Andy Roddick and Roger Federer’s Shakespearean saga of a match


For tennis fans, for sports fans, for fans of drama and skill and guts, what great luck that the Taj Mahal of tennis would produce a second straight match-for-the-ages in the men’s final at the All England Club.

We thought we’d seen it all last year, a marathon finished in darkness, the Swiss king finished off by a Spanish prince, 9-7 in the fifth set.

Rafael Nadal didn’t show for this year’s title defense, sidelined by knee tendinitis, and in his absence everyone figured Roger Federer would walk off with the crown without even suffering a bruise.


This was the thinking, the smart money, the safe bet, even as Andy Roddick began his steady climb at this latest Wimbledon. When the tall and rangy American beat British hope Andy Murray in Friday’s semifinal, a momentous upset, there remained little doubt: Come the final, he would wilt against greatness. Didn’t Roddick have just two wins in 20 matches against Federer?

This, we now know, was the same old Roger -- rock solid, with a magician’s panache. Steady as a metronome. It was his seventh straight Wimbledon final, his 20th Grand Slam final, all since 2003. He’d just won his record-tying 14th Grand Slam title in Paris. Now he was going for the all-time record.

But a different Andy Roddick showed up.

It was Roddick who made this match happen, Roddick who forced the tension and the steady surge of emotion. His game sizzled with half-volley winners, forehand blasts, backhands and serves that touched chalk and went dipping, diving and dancing -- unreturnable.

Roddick brought his own magic for five unforgiving, unforgettable sets. We know about his bad luck. The tense, missed volley in the second set tiebreaker. The break points lost late in the match. We also know about the good fortune he diligently produced -- from the opening stroke, when bright light filled the game’s greatest stage, to the last point, when shadows fell once again on Centre Court.

That serve, what’d it average, 130 mph each time he toed the line? That’s how it seemed. Roddick was Nolan Ryan at the top of his game. But he also moved like Sugar Ray Leonard, and counter-punched like him too.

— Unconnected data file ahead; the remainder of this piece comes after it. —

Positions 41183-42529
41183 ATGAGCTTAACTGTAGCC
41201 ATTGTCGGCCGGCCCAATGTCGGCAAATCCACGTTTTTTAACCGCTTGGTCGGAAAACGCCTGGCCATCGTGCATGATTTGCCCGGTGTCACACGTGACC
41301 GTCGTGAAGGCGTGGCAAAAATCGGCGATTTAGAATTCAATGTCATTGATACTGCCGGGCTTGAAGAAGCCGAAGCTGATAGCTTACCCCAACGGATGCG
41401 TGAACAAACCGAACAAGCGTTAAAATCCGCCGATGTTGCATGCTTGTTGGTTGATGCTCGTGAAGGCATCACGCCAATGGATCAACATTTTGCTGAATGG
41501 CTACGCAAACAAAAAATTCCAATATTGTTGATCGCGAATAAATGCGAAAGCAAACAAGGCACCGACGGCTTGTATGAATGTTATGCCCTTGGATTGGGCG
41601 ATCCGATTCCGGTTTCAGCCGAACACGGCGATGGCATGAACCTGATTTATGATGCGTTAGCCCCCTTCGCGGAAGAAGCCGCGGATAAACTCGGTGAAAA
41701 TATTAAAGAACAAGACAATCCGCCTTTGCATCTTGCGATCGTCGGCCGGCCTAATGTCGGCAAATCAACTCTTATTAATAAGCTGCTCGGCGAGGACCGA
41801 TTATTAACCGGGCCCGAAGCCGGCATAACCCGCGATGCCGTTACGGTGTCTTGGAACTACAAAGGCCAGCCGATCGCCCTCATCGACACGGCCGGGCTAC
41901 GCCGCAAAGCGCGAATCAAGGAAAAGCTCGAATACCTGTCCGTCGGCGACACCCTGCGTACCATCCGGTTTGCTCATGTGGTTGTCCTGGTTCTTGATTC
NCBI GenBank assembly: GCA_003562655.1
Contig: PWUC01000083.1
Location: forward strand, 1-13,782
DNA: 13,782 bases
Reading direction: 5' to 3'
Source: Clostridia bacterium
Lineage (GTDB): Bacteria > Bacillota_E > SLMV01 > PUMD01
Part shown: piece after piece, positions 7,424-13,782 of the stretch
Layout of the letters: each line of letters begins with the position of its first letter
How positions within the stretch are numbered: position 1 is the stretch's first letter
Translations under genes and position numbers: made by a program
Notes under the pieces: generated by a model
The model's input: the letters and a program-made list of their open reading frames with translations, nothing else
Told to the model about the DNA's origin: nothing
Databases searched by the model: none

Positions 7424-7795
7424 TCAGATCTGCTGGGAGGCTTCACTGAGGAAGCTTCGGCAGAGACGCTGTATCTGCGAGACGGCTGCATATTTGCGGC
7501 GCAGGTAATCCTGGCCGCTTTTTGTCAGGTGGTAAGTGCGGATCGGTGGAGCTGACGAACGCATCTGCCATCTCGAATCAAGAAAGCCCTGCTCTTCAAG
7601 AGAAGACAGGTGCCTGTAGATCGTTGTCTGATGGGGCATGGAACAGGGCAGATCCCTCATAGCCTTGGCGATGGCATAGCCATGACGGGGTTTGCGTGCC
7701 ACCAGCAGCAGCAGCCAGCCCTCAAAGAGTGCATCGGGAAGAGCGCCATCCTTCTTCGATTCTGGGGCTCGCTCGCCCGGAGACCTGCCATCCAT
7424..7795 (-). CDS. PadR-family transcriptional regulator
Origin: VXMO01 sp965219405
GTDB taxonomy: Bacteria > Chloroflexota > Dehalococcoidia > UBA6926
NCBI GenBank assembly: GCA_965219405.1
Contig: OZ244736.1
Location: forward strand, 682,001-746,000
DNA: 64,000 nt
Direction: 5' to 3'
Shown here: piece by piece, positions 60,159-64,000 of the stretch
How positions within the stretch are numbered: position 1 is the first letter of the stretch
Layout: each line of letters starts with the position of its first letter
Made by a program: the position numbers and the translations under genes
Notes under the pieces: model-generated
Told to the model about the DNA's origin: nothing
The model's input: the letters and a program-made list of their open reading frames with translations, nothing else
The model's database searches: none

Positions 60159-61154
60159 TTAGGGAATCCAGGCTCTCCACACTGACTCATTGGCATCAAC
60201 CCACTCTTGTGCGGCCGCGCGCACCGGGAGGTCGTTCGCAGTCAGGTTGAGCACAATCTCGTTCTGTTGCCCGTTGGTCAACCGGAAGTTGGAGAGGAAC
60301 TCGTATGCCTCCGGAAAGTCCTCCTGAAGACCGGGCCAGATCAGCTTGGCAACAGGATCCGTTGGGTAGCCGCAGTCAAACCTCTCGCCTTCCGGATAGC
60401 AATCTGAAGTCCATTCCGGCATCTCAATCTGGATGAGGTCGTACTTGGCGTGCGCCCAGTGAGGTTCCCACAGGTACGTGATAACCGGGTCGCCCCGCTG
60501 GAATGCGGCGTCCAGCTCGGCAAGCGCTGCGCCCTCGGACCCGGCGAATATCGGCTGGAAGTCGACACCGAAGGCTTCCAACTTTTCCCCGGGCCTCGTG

There was a moment, there were many moments, when it seemed as if he would produce what would have been the most stunning upset at a Wimbledon final since Arthur Ashe beat Jimmy Connors in 1975.

Then we remembered who was on the other side. Roger Federer is not like the rest of us. He has just one weakness, kryptonite named Rafael Nadal, but in the long view, he overcomes kryptonite by never fading away.

Remember last year, after Wimbledon, when it was said that he’d lost his touch? Make way for the era of Nadal, we were told. Since that Wimbledon final, which he was two points from winning, Federer has won three of four Grand Slams.

This, truth be told, is still Roger Federer’s time. And here he has just played yet another match that will stand the test of time. In men’s tennis at Wimbledon, Sunday’s match now sits right beside all the other greatest, most memorable ones. Beside Bjorn Borg beating John McEnroe in 1980. Beside 41-year-old Pancho Gonzales turning back young Charlie Pasarell, taking 5 hours and 12 minutes in the first round in 1969. Beside, among a handful of other matches, Andre Agassi’s startling five-set win over Goran Ivanisevic in the 1992 final.

But that’s the long view. The shorter view, focused on just this last final, speaks solely to the immediate brilliance of two men.

It “could have gone on for a few more hours I think,” Federer said when the 5-7, 7-6 (6), 7-6 (5), 3-6, 16-14 epic was done.

The way these two were playing -- Roddick never backing off, Federer scratching and clawing and defending -- a few more hours of tennis seemed a possibility. Every time one man came close, the other turned him back. Remember that there were, aside from the set points Roddick lost early on, two break points saved by Federer in the middle chapter of the fifth set.

If Federer had lost just one of those fifth-set points, Roddick probably would have won. What a story that would have been. But this wasn’t that kind of story: a thrilling, long-march upset that would finish somewhat conventionally.

No, this was Shakespeare. On and on and on they went.

We watched in awe, surprised as it became clear 2009 was mirroring 2008, which mirrored 2007.

We watched in agony, hearts heavy and sad as Andy Roddick bowed his head after that final miss.

We watched in joy, marveling at a beautiful performance from the greatest men’s champion of all time, a man who has delivered the sublime and supreme for so long it is now hard to remember life without Roger Federer. For tennis fans, for sports fans, for fans of drama, skill and guts, what great luck.